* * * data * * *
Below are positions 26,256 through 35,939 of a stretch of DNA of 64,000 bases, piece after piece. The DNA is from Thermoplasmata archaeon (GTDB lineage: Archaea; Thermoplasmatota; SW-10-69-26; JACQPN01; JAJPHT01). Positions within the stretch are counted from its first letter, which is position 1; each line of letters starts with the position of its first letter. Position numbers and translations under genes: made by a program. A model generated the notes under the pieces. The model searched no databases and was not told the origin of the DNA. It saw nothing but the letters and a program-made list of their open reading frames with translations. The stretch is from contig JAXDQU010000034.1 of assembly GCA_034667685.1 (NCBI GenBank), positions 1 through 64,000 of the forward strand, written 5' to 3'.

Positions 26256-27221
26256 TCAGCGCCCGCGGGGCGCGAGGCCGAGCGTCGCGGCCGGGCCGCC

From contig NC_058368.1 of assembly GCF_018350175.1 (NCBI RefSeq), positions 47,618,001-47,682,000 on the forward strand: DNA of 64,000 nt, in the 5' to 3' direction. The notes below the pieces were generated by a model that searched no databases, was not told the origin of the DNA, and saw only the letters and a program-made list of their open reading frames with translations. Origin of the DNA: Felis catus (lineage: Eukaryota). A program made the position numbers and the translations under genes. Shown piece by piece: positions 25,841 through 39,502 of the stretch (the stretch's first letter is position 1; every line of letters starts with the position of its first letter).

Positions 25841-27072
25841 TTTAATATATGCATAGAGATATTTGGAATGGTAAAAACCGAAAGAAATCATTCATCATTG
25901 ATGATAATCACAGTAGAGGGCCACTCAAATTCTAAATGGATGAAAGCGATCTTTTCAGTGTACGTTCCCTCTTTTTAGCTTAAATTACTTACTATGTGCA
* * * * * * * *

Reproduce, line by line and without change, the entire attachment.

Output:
Below are positions 26,256 through 35,939 of a stretch of DNA of 64,000 bases, piece after piece. The DNA is from Thermoplasmata archaeon (GTDB lineage: Archaea; Thermoplasmatota; SW-10-69-26; JACQPN01; JAJPHT01). Positions within the stretch are counted from its first letter, which is position 1; each line of letters starts with the position of its first letter. Position numbers and translations under genes: made by a program. A model generated the notes under the pieces. The model searched no databases and was not told the origin of the DNA. It saw nothing but the letters and a program-made list of their open reading frames with translations. The stretch is from contig JAXDQU010000034.1 of assembly GCA_034667685.1 (NCBI GenBank), positions 1 through 64,000 of the forward strand, written 5' to 3'.

Positions 26256-27221
26256 TCAGCGCCCGCGGGGCGCGAGGCCGAGCGTCGCGGCCGGGCCGCC

From contig NC_058368.1 of assembly GCF_018350175.1 (NCBI RefSeq), positions 47,618,001-47,682,000 on the forward strand: DNA of 64,000 nt, in the 5' to 3' direction. The notes below the pieces were generated by a model that searched no databases, was not told the origin of the DNA, and saw only the letters and a program-made list of their open reading frames with translations. Origin of the DNA: Felis catus (lineage: Eukaryota). A program made the position numbers and the translations under genes. Shown piece by piece: positions 25,841 through 39,502 of the stretch (the stretch's first letter is position 1; every line of letters starts with the position of its first letter).

Positions 25841-27072
25841 TTTAATATATGCATAGAGATATTTGGAATGGTAAAAACCGAAAGAAATCATTCATCATTG
25901 ATGATAATCACAGTAGAGGGCCACTCAAATTCTAAATGGATGAAAGCGATCTTTTCAGTGTACGTTCCCTCTTTTTAGCTTAAATTACTTACTATGTGCA